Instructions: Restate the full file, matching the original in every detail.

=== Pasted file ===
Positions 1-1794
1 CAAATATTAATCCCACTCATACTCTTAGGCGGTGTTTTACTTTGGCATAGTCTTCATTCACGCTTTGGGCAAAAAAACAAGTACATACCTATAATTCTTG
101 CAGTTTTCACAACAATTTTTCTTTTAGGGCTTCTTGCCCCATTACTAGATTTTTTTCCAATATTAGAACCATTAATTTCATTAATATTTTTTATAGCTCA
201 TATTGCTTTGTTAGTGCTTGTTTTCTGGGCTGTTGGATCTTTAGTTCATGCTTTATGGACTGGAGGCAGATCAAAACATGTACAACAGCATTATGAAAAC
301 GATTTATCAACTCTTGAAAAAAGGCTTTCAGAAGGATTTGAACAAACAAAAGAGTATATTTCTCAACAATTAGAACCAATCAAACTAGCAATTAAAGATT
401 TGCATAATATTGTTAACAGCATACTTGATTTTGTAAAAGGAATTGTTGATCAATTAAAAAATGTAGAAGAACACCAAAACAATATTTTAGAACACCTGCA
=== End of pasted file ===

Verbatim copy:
Positions 1-1794
1 CAAATATTAATCCCACTCATACTCTTAGGCGGTGTTTTACTTTGGCATAGTCTTCATTCACGCTTTGGGCAAAAAAACAAGTACATACCTATAATTCTTG
101 CAGTTTTCACAACAATTTTTCTTTTAGGGCTTCTTGCCCCATTACTAGATTTTTTTCCAATATTAGAACCATTAATTTCATTAATATTTTTTATAGCTCA
201 TATTGCTTTGTTAGTGCTTGTTTTCTGGGCTGTTGGATCTTTAGTTCATGCTTTATGGACTGGAGGCAGATCAAAACATGTACAACAGCATTATGAAAAC
301 GATTTATCAACTCTTGAAAAAAGGCTTTCAGAAGGATTTGAACAAACAAAAGAGTATATTTCTCAACAATTAGAACCAATCAAACTAGCAATTAAAGATT
401 TGCATAATATTGTTAACAGCATACTTGATTTTGTAAAAGGAATTGTTGATCAATTAAAAAATGTAGAAGAACACCAAAACAATATTTTAGAACACCTGCA